Here is my first attempt at an article. I wanted to make a all band antenna without the long tail of a G5RV. I did some research and remembered that awhile back I had received an antenna from a fellow ham that had been struck by lightning. It was a 40 meter Carolina windom.
Started by taking the 2 baluns apart to see what they were made of. Found the upper one was a 4:1 to 1 balun. It had 15 turns around a 3/8 ferrite rod.
Mine was burnt and broken from the lightning hit.
Searched on the internet how to make one (new they are approx. $20-$30). I wound 10 turns of the 14 gauge wire on a small piece of 1 inch O.D. PVC pipe. This was then enclosed in a small piece of 1 1/2 inch O.D. PVC pipe and end caps for weatherproofing. Two stainless steel eye-bolts are used to attach the antenna wires and another to support the balun.
(photos were taken from the internet)
Buying one probably would have been easier but there is no experience in that.
Next was to take apart the other balun and see what made it tick. There was no damage to this one just a rattle (curiosity killed the cat). This one was a 1:1 Choke balun to dissipate RF. Took it apart and found the ferrite rod hand broken. Guess I need to make another. Back to the internet.
Here is what I found I needed a choke balun to keep RF from getting back into my radio and finding new ways to make sure I stayed awake late at night. I found instructions online for a simple and cheap coax 1:1 choke balun. It is supposed to handle 160 meters to 10 meters which is perfect for my application. I made some modifications to the construction but I kept the critical parts intact. Mainly I added HF connectors at each end so that it can go inline in with my coax to the antenna. I figure I can also use it later for other antennas because I can simply make an adapter that screws onto one end to allow me to hookup wires directly to it for either ladder line or antenna wires. It’s a bit heavy so it’d have to be supported by some rope instead of just the wire if I needed to have it up in the air, but that isn’t a big deal really.
Here are the beginning parts of the 1:1 coax choke balun. I have about 21 feet of RG-58u wrapped around a 3″ PVC pipe form that I drilled two holes in to feed the coax into the inside of the pipe. At the bottom you can see the end caps with the SO-239′s installed already. I bolted them in with 6-32 screws with a nice large fender washer to provide a strong backing and to spread the stress out across the cap so that if it has anything hanging on either end it will not break the cap and pull out. Everything is sealed up with some really nice 35 year, silicone impregnated, permanently flexible clear caulking to provide a weather proof seal that should last a long time. I also tacked down the winding in place using a few beads of the same caulking to keep everything nice and tight.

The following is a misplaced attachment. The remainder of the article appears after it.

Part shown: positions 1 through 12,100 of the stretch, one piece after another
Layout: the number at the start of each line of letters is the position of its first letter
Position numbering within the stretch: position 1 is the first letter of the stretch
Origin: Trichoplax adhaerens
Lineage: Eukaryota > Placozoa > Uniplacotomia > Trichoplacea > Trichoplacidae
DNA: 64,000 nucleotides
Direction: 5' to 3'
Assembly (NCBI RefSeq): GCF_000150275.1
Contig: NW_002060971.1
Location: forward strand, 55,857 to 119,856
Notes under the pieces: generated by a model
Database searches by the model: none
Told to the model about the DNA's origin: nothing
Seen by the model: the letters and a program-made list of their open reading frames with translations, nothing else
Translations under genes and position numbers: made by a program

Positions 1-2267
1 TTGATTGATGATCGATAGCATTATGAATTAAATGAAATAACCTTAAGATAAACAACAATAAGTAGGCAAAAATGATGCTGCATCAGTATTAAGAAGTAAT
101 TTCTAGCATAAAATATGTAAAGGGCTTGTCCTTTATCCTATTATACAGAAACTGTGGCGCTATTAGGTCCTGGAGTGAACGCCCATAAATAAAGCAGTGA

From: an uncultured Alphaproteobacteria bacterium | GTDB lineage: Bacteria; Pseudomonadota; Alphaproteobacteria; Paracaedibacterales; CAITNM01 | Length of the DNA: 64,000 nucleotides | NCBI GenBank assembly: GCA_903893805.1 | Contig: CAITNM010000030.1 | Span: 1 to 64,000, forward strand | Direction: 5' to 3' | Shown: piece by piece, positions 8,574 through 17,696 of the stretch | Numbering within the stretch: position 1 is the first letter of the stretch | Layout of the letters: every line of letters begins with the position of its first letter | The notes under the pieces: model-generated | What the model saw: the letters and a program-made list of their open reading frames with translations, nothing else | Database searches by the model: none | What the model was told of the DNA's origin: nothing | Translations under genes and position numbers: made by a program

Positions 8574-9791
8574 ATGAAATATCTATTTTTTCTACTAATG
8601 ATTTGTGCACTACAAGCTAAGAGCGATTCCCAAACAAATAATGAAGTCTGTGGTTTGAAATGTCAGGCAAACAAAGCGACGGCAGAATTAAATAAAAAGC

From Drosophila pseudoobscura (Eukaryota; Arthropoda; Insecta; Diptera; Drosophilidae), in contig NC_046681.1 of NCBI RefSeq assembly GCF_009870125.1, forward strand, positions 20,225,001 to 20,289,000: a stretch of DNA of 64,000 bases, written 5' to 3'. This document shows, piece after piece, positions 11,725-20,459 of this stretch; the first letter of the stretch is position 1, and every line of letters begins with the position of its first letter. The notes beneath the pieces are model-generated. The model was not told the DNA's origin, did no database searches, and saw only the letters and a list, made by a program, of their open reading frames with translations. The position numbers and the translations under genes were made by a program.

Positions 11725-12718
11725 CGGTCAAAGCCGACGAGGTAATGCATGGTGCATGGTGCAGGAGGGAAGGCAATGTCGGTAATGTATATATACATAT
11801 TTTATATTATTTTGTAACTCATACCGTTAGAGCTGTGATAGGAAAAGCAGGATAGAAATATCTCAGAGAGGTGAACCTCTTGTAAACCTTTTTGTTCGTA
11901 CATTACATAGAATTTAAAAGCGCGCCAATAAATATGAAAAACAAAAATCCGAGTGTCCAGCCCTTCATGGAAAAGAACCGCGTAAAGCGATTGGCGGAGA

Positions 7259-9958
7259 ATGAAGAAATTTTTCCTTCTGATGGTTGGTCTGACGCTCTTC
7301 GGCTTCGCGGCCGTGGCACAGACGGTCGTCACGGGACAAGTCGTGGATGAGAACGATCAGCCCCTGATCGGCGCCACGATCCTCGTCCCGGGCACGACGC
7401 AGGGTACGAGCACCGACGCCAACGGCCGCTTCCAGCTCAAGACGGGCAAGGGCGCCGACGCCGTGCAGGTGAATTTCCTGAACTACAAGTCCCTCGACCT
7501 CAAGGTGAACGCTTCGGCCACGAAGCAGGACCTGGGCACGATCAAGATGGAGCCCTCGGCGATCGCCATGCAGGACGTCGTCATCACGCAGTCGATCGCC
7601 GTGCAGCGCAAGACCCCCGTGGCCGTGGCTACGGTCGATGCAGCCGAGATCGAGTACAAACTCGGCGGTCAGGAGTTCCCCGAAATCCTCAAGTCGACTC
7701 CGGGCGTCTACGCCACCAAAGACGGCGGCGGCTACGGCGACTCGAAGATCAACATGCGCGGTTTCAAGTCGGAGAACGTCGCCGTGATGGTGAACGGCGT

Here is a close-up shot of the two end caps where you can more clearly see the method I used for mounting the SO-239 connectors. With the fender washer as a backer it would take quite a bit of force to pull the connector out. Odds are the coax will pull apart first, but let’s be honest, it’d be a lot easier to fix a piece of coax than it would to rebuild this thing!
Here is a shot of the coax and how it is hooked up to the connector. The center conductor is soldered in and the braid is attached to a ring terminal which is then bolted onto one of the bolts using another nut. It’s a pretty solid construction and should last a long time, I hope.
Here is the fully assembled choke balun. I drilled a small hole in the pip to allow air to escape when I pushed the two ends on, otherwise it would have acted like an air spring and forced one end back off. It will be sealed up with caulking once the PVC cement dries. Overall length from tip to tip is about 13″. (Some wording and pictures were taken from internet) Being that I was building a 10 thru 80 antenna ( if you remember it was a 40) I had to change the length of wire also.
Holding true to the original Windom formulas, I used a ratio of 37.8% for one side and 62.2% for the longest side after determining the half wave length at the lowest operating frequency…. This is the 200Ω point, hence the 4:1 balun. (50Ω to 200Ω) The antenna is very simple. As already mentioned it is fed at the 1/3 point. So for 80m and up, you have one leg that is 45 feet long, and another leg that is 90 feet long. Some tweaking may be needed, but mine was built within an inch or two of those measurements.
The 10 feet vertical radiator really does radiate, and offers vertical radiation to the existing horizontal radiation, and therefore adds to the low angle omnidirectional radiation. The line isolator stops the vertical radiator radiating all the way back to the shack. Ideal height for the feed point is around 30-35 feet.
This is the same design as the ‘Carolina Windom 80 Special’